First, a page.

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Bridging the gap between research and health care delivery

Researchers recommend collective, real-time sharing of scientific and clinical research findings to ensure best patient health care outcomes
Information gap
Researchers have created a roadmap to facilitate the real-time sharing of scientific and clinical research with health care providers. (Getty Images)

Last year, more than 800,000 medical research papers were published in peer-reviewed journals, according to the U.S. National Library of Medicine. While the scientific and clinical evidence presented in these articles is essential to the advancement of medical care and understanding, many health care organizations find it challenging to efficiently review, learn and integrate vast amounts of data into clinical practice.

Jeanne-Marie Guise, M.D., M.P.H.
Jeanne-Marie Guise, M.D., M.P.H.

“Patients expect that the care they receive will be based on the best available evidence,” said Jeanne-Marie Guise, M.D., M.P.H., a professor of obstetrics and gynecology, medical informatics and clinical epidemiology, and public health and preventive medicine in the OHSU School of Medicine.  “However, it can take years for a new research finding to move from the pages of a medical journal into a health care provider’s exam room. This needs to change.”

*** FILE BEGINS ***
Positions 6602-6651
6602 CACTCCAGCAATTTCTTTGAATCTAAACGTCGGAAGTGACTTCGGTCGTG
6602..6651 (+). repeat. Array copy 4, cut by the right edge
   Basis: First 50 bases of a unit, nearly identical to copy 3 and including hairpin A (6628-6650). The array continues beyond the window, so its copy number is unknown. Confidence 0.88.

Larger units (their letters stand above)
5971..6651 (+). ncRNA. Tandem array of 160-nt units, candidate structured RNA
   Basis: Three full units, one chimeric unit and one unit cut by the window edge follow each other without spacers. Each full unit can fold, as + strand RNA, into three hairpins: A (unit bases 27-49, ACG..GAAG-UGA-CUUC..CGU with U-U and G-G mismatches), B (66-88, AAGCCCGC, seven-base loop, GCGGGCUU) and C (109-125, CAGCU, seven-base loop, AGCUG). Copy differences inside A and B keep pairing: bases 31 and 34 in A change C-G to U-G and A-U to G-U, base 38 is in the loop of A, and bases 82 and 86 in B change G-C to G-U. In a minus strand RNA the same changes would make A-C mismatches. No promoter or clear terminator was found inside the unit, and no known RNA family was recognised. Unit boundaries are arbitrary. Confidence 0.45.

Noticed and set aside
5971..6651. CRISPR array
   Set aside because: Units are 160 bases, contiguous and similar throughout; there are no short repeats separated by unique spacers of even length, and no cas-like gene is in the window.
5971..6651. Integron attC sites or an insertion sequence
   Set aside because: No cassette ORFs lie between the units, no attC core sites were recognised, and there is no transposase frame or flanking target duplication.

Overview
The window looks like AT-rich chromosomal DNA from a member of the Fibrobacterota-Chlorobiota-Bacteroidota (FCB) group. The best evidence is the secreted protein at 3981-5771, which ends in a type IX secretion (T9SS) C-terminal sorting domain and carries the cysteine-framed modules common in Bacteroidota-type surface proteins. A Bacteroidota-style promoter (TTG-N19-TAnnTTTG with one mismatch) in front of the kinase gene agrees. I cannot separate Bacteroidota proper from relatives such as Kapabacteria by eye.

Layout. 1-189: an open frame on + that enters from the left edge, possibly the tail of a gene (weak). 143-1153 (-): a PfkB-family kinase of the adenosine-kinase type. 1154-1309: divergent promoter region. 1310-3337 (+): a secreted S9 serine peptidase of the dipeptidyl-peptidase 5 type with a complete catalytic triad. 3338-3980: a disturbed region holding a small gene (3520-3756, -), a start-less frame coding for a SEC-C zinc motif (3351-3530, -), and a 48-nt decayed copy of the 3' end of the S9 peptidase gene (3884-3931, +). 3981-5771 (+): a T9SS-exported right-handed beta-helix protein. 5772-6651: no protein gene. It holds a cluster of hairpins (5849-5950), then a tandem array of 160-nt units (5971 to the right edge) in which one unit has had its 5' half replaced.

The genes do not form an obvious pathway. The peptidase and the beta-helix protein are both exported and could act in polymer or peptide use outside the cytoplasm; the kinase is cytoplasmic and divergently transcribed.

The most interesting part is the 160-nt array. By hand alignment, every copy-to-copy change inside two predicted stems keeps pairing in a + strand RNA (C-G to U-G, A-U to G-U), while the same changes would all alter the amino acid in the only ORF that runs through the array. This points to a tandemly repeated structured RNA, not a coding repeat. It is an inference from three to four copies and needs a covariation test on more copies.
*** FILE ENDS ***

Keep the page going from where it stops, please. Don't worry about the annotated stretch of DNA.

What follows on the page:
Taking the first step to impact such change, Guise and a team of researchers at the University of Michigan Medical School and the Kaiser Permanente Northwest Center for Health Research, have developed a roadmap for redesigning the interface between health care and research.

The group’s recommendations – published online in the Journal of General Internal Medicine – put into practice the capabilities of the learning health system. The concept was first proposed by the Institute of Medicine to align science, informatics and culture to continually improve health care delivery. 

“We envision transitioning high-quality, peer-reviewed evidence into a digital repository that will allow health care providers to efficiently search, and keep up with, the totality of available evidence on any given medical topic,” said Guise, who also serves as the director of the Scientific Resource Center for the Agency for Healthcare Research and Quality Evidence-based Practice Center Program. “While we’ve only just started to develop this process, we believe eventual access to real-time evidence will better inform clinical practice and improve overall individual and population health.”

This research was supported by the Agency for Healthcare Research and Quality (contract HHSA29020120004C).

 

 

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